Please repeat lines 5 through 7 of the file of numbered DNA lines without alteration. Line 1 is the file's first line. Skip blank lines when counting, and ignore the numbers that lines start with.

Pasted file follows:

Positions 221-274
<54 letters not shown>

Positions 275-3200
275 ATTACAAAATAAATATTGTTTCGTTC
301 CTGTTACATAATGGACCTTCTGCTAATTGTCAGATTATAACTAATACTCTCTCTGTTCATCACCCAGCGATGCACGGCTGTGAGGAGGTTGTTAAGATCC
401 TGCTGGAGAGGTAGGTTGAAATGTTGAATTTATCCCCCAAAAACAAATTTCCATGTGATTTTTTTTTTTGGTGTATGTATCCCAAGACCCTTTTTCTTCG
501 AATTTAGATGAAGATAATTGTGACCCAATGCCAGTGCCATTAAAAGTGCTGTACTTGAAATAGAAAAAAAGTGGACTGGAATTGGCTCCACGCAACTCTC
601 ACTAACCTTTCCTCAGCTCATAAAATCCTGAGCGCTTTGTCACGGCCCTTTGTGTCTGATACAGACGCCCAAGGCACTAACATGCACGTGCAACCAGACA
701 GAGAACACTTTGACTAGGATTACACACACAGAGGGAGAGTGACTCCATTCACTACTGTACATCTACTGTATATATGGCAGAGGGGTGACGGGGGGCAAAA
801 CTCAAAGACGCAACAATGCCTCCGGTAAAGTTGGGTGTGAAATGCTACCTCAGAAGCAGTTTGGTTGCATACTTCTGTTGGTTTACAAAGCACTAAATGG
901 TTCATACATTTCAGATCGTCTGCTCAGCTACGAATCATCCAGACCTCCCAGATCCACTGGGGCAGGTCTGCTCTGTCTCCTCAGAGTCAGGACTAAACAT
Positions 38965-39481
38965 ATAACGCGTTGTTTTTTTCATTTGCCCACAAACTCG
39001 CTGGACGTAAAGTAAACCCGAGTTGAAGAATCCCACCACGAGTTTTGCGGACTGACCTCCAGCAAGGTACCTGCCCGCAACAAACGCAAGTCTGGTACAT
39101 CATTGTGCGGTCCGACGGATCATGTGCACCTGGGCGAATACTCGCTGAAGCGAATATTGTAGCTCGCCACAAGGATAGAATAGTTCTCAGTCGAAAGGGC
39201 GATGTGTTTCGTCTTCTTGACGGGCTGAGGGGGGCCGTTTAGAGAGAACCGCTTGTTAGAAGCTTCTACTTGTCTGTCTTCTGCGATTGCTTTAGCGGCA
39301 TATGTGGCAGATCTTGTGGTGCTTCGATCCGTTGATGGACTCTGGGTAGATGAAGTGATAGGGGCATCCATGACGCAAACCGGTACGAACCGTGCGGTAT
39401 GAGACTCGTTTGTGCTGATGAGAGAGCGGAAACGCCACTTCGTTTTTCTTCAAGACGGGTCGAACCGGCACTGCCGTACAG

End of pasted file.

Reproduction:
301 CTGTTACATAATGGACCTTCTGCTAATTGTCAGATTATAACTAATACTCTCTCTGTTCATCACCCAGCGATGCACGGCTGTGAGGAGGTTGTTAAGATCC
401 TGCTGGAGAGGTAGGTTGAAATGTTGAATTTATCCCCCAAAAACAAATTTCCATGTGATTTTTTTTTTTGGTGTATGTATCCCAAGACCCTTTTTCTTCG
501 AATTTAGATGAAGATAATTGTGACCCAATGCCAGTGCCATTAAAAGTGCTGTACTTGAAATAGAAAAAAAGTGGACTGGAATTGGCTCCACGCAACTCTC